Context – ‘historical, cultural, or social – can have an influence on the way literary works are written or received. Discuss with reference to at least two works you have studied. The three novels, One Day in the Life of Ivan Denisovich by Alexander Solzhenitsyn, 1984 by George Orwell, and The Things They Carried by Tim O’Brien can all be received in different ways, read in historical, cultural and social context. And, likewise, these three contextual factors may have had an influence on the way in which the novels were written; that is, the contexts of production. In the case of One Day in the Life, the protagonist, Shukhov, is a prisoner in one of Stalin’s labour camps, called gulags. This occurs in 1950s Russia, in the period where Solzhenitsyn wrote his novel, and he became good friends with Russia’s current president, Vladimir Putin, as a consequence of his work. Solzhenitsyn’s work exposes Russia for what it really was in the 1950s, given that, in the period, many prisoners were placed in gulags unjustly, such as being the child of a wealthy father. Thus, Solzhenitsyn’s novel is, in its production, an accurate representation of life in the gulags and, for readers uninformed of the horrors, a shocking portrayal of social reality. This example reveals the ways in which social and historical factors influence both the production and reception of literary texts. In this essay, I will discuss this further, comparing and contrasting Solzhenitsyn’s work with O’Brien’s and Orwell’s.
In Orwell’s 1984, written in 1948, the writer imagines or anticipates the kind of life people would live by the year of the title, 1984. The novel, through the voice of a third person omniscient narrator, follows the daily life of the protagonist, Winston Smith, who lives in the imagined state of Oceania. Smith’s name is significant in that this is the most common of British surnames. Orwell’s naming of Winston Smith may in itself be a significant cultural response to the time in which Orwell wrote. Smith is, in a sense, an ‘everyman’ and readers – particularly British readers – may find that they are able to identify with and develop sympathy for physically decrepit anti-hero. Written only three years after World War 2, Orwell identified tendencies in society, suggesting that the world was polarising into large-scale totalitarian states. In Oceania, the ruler of the state is called ‘Big Brother’. Big Brother, bares an uncanny resemblance to Stalin. Orwell, no doubt, intended to establish this similarity and would have assumed that readers in the period would sufficient contextual awareness to identify the likeness. Orwell’s novel, like One Day in the Life, serves to raise awareness of the brutality of Stalins’s Russia, but also implicitly warns readers of global movements towards totalitarianism. As I contemporary reader, I can see and be grateful of the fact that Orwell’s novel bares little relevance, in most regards, to my own society. However, it is not difficult to recognize that aspects of Orwell’s totalitarian state have materialized in various ways and, unfortunately, it may be claimed that modern-day North Korea bares an uncanny resemblance to Orwell’s imagined Oceania.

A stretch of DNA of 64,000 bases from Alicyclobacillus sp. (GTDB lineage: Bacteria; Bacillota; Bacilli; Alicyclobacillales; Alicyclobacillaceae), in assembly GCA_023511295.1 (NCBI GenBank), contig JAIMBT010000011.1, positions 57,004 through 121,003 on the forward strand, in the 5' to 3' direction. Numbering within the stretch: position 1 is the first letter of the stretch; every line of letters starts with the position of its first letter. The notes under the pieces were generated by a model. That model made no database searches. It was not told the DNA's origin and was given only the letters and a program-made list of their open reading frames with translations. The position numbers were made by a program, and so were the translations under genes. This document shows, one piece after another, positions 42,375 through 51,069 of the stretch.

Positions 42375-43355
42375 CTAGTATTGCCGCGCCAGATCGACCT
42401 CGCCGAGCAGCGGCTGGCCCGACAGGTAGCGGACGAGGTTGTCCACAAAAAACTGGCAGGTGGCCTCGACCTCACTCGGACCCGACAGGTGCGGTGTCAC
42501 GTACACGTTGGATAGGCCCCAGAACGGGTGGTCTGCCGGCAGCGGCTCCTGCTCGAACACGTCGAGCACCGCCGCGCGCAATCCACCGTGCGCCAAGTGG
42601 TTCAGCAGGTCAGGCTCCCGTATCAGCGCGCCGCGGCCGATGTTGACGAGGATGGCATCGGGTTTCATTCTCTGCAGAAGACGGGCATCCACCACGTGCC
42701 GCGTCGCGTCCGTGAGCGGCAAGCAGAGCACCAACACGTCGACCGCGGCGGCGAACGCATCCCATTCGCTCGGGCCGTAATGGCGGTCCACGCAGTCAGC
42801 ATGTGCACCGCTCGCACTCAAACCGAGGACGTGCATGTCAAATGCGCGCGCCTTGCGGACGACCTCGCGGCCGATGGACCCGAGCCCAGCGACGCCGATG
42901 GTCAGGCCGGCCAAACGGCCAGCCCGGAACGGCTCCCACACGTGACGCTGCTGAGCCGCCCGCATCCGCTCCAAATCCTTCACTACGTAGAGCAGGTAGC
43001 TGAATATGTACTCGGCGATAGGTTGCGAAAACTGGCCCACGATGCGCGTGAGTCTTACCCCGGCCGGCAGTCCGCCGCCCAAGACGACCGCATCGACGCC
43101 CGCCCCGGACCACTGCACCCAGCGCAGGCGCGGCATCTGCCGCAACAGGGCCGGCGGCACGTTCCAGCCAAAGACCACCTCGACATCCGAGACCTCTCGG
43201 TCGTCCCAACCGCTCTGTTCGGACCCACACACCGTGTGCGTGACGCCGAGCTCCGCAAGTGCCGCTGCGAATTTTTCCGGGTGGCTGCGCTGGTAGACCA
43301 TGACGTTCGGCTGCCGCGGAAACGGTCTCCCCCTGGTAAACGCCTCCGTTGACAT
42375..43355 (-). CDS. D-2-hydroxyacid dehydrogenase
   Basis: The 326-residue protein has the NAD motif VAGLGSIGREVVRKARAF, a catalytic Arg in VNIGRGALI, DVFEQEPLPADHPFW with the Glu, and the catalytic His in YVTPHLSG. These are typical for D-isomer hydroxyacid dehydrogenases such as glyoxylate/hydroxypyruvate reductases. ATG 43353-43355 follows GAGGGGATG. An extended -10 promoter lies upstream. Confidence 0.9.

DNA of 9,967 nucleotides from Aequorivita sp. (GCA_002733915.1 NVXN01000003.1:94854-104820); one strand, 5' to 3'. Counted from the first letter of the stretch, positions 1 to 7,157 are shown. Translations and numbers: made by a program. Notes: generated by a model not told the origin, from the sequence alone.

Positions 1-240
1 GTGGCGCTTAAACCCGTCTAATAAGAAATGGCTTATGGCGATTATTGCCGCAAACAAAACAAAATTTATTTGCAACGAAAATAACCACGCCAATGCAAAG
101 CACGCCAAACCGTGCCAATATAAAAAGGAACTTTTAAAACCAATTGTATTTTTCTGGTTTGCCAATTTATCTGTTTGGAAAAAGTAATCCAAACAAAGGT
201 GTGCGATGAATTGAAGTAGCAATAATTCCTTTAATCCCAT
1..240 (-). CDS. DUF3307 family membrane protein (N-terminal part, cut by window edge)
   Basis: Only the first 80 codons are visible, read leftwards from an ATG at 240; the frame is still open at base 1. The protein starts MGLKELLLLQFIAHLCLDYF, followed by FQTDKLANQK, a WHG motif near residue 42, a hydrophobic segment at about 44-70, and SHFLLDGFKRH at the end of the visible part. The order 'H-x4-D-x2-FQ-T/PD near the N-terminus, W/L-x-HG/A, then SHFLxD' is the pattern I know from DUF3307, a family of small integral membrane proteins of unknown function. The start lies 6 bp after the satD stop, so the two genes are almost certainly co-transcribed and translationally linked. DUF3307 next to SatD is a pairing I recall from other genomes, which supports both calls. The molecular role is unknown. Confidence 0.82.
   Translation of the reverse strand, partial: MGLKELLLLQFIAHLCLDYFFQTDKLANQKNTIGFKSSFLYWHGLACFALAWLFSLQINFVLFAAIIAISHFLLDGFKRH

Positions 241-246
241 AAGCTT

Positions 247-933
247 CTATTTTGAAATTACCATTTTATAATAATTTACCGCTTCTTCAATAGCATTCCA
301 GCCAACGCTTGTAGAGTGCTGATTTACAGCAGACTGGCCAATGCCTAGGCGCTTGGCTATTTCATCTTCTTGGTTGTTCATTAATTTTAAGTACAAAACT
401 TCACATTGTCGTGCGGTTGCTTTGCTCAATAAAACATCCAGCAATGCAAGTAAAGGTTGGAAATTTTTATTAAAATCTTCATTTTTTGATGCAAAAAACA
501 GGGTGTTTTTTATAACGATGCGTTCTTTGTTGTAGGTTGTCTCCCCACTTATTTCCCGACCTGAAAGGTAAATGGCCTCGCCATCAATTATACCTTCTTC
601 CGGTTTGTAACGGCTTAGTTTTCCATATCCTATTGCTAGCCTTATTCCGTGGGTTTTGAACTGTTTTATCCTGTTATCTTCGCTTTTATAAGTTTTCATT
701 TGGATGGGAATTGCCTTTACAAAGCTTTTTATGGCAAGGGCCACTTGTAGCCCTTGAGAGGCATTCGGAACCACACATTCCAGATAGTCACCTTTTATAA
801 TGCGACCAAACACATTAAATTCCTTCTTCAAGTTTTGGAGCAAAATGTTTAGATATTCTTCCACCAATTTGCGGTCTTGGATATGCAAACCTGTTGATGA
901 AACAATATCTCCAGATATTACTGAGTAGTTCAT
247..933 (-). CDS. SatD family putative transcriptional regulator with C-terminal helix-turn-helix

In his novel, Orwell reveals something of human nature, showing how individuality is displaced by rigid social conformity. Room 101 is used to conduct torture, striking fear into the lives of citizens, revealing an individual’s worst fear, and to prevent citizens from engaging in any act of rebellion. In this way, it is shown that any human can be made to conform despite their best intentions. This aspect of the human condition is made clear when Winston says “Do it to Julia!”. Based on Orwell’s own experiences of war, he became convinced that selflessness could be extinguished as a particularly human trait if the ‘right’ circumstances could be created, and this is shown in Winston’s betrayal of Julia. Also, Orwell reveals how easily an enemy can be manufactured in the ‘Two-Minute Hate’. Again, the catalyst for the idea comes from Orwell’s own wartime experience, where he witnessed the ways in which individuals are often manipulated by higher authorities. The ruthlessness and brainwashing of the Nazi’s during World War 2 influenced Orwell’s ideas, where media manipulation was often used to persuade individuals of particular views and behaviours. This is an idea that Orwell extends in the idea of ‘Newspeak’, a kind of auxiliary language that restricts the ability of the individual to engage in anti-establishment thoughts.
Solzhenitsyn’s One Day in the Life is similar to Orwell’s novel in that it draws attention to the context of dictatorship in which individuals are punished for any deviant action. The historical and social context of the work encompass the full extent of the horrors of the gulags in Stalinist Russia. However, the reception of the novel may differ greatly depending on the cultural background of the reader. For example, an American reader in the 1950s may very likely Anti-Stalinist in contrast to a Communist reader who may agree with certain ideals presented in the novel such as the camaraderie of gang 104, and appreciate the appropriateness of punishments being given out to those who attempt to take more rations than others. This is similar to the way that cultural context may affect a reader’s perception of both 1984 and One Day in the Life. Ivan himself is a good Communist. He respects the traditional ideals when the gang are to help build the power station, sentiments perhaps shared by a Communist reader. However, Solzhenitsyn closes with a troubling line: “this is one of the days out of 3,654 of his sentence.” This shows the ultimately gruelling position of being a prisoner in a gulag, and Solzhenitsyn captures this hardship in one line of text.